If the Walker County Sheriff's Office were a railroad, Rhonda Guthrie would be the person who made sure the trains ran on time.Guthrie is the gatekeeper for Sheriff Nick Smith, Chief Deputy Anthony …
If the Walker County Sheriff's Office were a railroad, Rhonda Guthrie would be the person who made sure the trains ran on time.
Guthrie is the gatekeeper for Sheriff Nick Smith, Chief Deputy Anthony Leach and Director of Operations Nick Key. She schedules their meetings, gives them daily reminders about what's on their calendar and confirms each meeting with the person who requested it so that time isn't wasted waiting on no-shows.
Having Guthrie as the go-between is also beneficial to citizens who have known the frustration of dropping by the office to speak with someone about a problem they are having only to be told that no one is available.
Guthrie, who was hired earlier this year as an administrative clerk, is the reason that Smith can balance his conflicting pledges to be a working sheriff and one who is accessible.
"I can't be a working sheriff and sit behind a desk all day. I've made myself more available than other sheriff in a long time. My cell phone number is out there for the public. People reach me on Facebook. But if you want to see me, the best way to make sure that I will be here is to make an appointment through Rhonda," Smith said.
Guthrie, a Curry High graduate, has a background in retail management. Before coming to the sheriff's department, she worked as secretary of the crime prevention division at the Tuscaloosa Police Department.
When she took the job at WCSO, she expected to handle typical clerk duties such as processing pistol permits. Although she does that as well, it is her organizational skills that have made her indispensable.
Prior to the department's recent civilian firearms training, Guthrie gave Smith a color-coded spreadsheet that showed who had confirmed their attendance and who had not.
For every person who leaves a phone message for Smith, Guthrie has a record of the specific times that either he or she returned the call and whether any of the attempts were successful.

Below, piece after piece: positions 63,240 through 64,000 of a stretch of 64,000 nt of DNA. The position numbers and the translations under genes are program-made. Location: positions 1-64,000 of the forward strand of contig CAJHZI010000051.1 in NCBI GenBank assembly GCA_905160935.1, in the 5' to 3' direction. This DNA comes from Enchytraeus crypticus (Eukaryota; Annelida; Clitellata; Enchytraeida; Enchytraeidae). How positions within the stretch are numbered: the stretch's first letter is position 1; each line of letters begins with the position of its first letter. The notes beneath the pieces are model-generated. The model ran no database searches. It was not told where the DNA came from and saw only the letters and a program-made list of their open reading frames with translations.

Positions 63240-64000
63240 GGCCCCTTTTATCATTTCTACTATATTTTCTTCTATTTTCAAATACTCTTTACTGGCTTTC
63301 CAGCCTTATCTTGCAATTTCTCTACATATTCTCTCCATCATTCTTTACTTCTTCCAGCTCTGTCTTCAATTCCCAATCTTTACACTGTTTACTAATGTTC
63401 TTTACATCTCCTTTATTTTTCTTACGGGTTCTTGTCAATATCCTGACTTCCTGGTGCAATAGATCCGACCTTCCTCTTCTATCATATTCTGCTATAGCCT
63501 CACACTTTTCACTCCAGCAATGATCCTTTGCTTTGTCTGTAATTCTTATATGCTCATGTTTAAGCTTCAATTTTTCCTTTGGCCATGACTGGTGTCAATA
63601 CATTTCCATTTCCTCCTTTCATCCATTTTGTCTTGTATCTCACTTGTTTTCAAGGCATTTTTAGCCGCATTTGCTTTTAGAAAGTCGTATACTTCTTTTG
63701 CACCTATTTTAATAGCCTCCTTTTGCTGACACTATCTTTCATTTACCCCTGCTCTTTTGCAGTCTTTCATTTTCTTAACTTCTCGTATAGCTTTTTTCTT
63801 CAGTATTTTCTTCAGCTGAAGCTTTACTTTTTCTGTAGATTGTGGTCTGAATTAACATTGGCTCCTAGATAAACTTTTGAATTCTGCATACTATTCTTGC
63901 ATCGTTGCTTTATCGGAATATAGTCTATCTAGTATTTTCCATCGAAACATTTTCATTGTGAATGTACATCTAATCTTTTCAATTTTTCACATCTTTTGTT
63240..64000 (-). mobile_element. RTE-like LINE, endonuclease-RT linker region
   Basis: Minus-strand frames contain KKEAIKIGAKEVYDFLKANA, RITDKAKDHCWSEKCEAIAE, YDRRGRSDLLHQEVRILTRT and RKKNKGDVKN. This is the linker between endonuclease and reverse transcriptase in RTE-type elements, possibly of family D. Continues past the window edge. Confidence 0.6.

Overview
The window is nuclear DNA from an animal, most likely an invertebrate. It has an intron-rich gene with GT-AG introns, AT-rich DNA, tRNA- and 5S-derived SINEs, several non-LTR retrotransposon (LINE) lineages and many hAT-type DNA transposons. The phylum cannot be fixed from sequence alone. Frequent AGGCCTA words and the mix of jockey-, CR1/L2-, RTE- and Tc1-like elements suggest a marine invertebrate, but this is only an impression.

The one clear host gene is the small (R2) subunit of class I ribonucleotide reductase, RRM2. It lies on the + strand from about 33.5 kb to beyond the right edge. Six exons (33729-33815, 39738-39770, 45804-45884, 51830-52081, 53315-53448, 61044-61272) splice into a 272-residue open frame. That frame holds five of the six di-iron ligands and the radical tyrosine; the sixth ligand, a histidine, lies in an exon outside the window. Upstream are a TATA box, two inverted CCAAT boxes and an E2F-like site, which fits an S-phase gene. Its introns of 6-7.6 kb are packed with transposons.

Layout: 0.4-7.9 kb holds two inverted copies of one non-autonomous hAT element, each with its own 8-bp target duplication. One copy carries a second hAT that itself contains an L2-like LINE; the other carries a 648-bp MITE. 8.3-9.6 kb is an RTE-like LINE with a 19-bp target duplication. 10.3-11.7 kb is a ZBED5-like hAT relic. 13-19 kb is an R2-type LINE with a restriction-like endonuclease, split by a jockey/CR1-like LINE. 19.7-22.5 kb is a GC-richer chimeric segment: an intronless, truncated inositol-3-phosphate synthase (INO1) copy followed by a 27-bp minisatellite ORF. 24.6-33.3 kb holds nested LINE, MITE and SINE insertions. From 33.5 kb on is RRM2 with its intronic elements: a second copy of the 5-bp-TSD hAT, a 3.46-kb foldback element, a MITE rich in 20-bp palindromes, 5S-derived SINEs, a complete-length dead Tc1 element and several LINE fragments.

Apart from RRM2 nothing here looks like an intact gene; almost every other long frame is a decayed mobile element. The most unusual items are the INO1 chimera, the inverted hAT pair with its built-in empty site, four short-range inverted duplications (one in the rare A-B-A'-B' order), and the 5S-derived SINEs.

The key to bringing order to chaos, she said, is keeping detailed notes, asking questions and remaining calm.
"I just think of it as using common sense. I'm an oldest kid, so I think it all comes naturally from growing up being the responsible one," she said.
Without Guthrie, Smith said the office would be "total chaos."
Guthrie compares her role to being mom to a group of boys. Instead of extracurriculars and schoolwork to juggle, these boys serve a county of approximately 64,000 people and the demands on their time are constant.
The call volume (excluding dispatch) is so high that Guthrie and four other women who work in the office can barely keep up while also dealing with the thousands of people who visit the sheriff's office each year for various reasons.
"We've had people sit in the lobby and say, 'Wow. I could sit here for the entertainment because there is so much going on all the time,'" Guthrie said.
Smith dedicates two hours of office time each morning to meeting with the public. He averages between four and six meeting a day. Since taking office in January, he has met with nearly 200 people.
Scheduling meetings in the morning frees up Smith's afternoons to be on the streets working alongside his deputies and investigators.
Meetings are usually held between 9 and 11 a.m., although alternate times can be scheduled for those who have work or other conflicts.
Most of the people who request a meeting want to discuss civil matters that are outside the jurisdiction of law enforcement.
"I see more people over property disputes than anything, and there is nothing that the sheriff's department can do over a land dispute," Smith said.
Smith also requires that anyone wanting to make a complaint against a deputy do so in person rather than over the phone.
Citizens can call the office at 302-6464 to schedule a meeting or go to the Meet the Sheriff tab on the department's website, walkercountysheriff.com.